By 1975, Steve had returned from a trip abroad and had decided that boats would be his life. He was taken on by Uxbridge Marine, on a commission only basis, to sell the boats they took on brokerage. During this time he lived aboard one of the old working boats, "Gort" that was up for sale. By the following year he had a regular income working as a crewman aboard the trip boat "Jenny Wren". In 1977, he bought his first boat, which became his home, a Royalty class narrowboat called "Duke", a year later, bringing it down to London from Coventry. Life was still hard. Living in the back cabin of a working narrowboat is not something most people find tolerable.

In 1978 Steve got his big break when he got a job with British Waterways on their water buses. There was no evening work and he could earn reasonable money during the summer, whilst in the winter he lived a frugal existence restoring Duke. There followed another waterborne home and project. This was the former waterbus "Water Nymph" built by Harland & Wolff at Woolwich in 1935 which he part-restored and returned to its original 1935 name "Southern Cross", finally selling it in 1983.

During this period Steve also worked on "Annie" the last of the barges to take 65 ton loads from Tilbury onto the Wey for delivery to Cox's Mill at Addlestone. All Steve will say of that time was that the work was exciting but the money was dreadful!

1983 saw the BW water buses privatised and Steve got the job as manager of the fleet for the new owners. In the summer most of the time was spent desk-bound whilst winter was spent doing the maintenance work. This continued until 1998 when Steve was looking for fresh opportunities. An advertisement for the boat "Georgina" brought him to Cambridge. Georgina wasn't to be the boat for him, but it did introduce him to an opportunity to get out of London.

Instead, Steve bought the 55 seat "Aquarius", and started a trip boat service in Cambridge. This didn't work out quite as planned. During the summer motor vessels are not allowed along the Cambridge "Backs" and this kept him out of the best tourist area. It meant more private hire work than he really wanted, so in February 1999 "Liberty Belle" was bought as a part-completed shell and he fitted it out ready for the season at Ely.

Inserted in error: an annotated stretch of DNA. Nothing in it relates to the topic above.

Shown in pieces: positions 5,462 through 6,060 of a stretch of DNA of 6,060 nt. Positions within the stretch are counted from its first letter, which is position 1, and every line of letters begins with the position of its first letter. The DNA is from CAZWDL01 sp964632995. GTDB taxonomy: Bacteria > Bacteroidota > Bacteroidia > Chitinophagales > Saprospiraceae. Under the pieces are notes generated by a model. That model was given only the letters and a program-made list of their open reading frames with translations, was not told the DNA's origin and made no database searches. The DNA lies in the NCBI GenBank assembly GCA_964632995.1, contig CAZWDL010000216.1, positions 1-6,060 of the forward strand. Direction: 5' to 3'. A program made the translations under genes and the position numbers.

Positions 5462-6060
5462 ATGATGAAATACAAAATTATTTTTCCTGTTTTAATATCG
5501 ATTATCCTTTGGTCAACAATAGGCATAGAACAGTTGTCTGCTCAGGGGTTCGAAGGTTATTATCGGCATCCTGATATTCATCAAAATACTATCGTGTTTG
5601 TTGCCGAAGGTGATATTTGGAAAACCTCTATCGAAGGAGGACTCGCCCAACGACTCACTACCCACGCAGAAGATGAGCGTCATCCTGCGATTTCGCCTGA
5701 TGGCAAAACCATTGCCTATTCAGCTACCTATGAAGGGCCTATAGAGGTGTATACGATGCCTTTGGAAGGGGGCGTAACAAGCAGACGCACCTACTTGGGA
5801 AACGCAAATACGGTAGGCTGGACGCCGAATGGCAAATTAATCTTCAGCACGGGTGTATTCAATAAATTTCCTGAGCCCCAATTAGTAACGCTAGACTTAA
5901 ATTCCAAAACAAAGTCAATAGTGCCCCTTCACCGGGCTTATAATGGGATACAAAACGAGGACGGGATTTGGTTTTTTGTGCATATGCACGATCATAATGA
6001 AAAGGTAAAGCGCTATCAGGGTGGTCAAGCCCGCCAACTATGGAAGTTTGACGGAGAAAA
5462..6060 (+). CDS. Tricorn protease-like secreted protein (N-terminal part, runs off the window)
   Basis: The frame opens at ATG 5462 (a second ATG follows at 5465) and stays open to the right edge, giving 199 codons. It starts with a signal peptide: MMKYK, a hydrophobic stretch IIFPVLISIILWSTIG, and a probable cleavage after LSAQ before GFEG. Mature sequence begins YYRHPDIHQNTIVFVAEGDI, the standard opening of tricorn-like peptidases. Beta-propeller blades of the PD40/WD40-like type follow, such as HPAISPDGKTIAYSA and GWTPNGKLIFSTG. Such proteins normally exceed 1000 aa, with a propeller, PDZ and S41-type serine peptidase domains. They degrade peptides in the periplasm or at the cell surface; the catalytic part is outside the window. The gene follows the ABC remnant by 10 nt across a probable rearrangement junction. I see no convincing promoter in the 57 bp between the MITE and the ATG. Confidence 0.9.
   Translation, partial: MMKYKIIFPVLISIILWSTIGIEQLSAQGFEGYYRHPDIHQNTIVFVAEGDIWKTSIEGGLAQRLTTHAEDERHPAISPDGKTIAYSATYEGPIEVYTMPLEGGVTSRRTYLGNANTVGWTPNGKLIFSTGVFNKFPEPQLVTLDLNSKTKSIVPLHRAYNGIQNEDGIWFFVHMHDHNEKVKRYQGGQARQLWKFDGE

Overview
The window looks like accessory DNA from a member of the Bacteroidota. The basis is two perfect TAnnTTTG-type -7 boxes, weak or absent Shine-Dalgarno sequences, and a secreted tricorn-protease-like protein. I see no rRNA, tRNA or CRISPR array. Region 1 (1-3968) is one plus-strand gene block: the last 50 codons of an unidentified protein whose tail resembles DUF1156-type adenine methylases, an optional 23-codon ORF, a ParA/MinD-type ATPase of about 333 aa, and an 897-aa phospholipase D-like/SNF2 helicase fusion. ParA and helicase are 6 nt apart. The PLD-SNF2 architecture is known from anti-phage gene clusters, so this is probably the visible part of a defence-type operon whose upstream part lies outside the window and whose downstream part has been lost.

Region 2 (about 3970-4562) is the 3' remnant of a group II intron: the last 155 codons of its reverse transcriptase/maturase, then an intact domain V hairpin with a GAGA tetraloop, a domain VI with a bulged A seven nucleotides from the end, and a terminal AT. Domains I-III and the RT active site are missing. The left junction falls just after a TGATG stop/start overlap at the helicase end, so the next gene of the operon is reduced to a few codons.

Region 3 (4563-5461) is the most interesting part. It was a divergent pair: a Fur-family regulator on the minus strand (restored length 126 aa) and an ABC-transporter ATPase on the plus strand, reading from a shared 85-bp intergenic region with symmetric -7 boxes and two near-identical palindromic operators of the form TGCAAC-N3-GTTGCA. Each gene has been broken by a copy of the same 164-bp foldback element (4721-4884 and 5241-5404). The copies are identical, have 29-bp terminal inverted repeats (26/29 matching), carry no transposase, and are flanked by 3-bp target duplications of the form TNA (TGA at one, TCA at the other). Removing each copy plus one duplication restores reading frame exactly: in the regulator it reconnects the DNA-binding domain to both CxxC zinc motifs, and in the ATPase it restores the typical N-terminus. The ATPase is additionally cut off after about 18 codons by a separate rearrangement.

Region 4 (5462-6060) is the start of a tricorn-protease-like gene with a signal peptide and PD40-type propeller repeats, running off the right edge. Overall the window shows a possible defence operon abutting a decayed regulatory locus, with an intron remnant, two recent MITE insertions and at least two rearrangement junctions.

Liberty Belle's advantages are that it can be operated single handed, has none of the problems of a bar to operate and has only 12 seats and so avoids some of the regulation and red tape that he suffered with Aquarius. It was the ideal size for Ely, which has no rival services, and was closer to his new home.

Go to Top My Postscript

I shall miss Steve and treasure various memories of time spent with him. I felt it an honour that he should invite me aboard to attempt a trip up Soham Lode whilst being filmed by Anglia TV and was honoured again, when he asked me to attend when a TV crew was filming him and Sid Merry, Ely's last eel catcher.

I'm sure he regretted the time he asked me to run Liberty Belle for a day, when he was invited to a wedding, as a friend of his new lady, Angela. Much of the main text of that Anglia Afloat article was inspired by the script he gave me for the commentary to give to passengers while cruising up and down the river that day. Regretted, because by the time I finished my duties, Liberty Belle's paintwork certainly required some touching up that it wouldn't have needed had Steve stayed at the helm.

Go to Top Blog Comment

David Durston
May 14, 2011; 8:41am
Re: Steve King - A Boat Man Remembered

What a charming and fitting tribute to a very gentle and kind boat man. I, too, had lost touch in more recent years, but had shared a love of boats from the same point in time as him in the mid 60's, only I was drawn to drive warships and sail the worlds oceans. But we shared interests in waterways, Hagglunds (I learned to drive them in the Falklands) and met whenever in London (I worked there too).

Your pictures capture him very well at work; or is at play? Maybe they were the same thing.

Angie's loss is all of our loss and those to whom he brought the pleasure of our water byeways.
Thank you for taking the trouble to publish your article.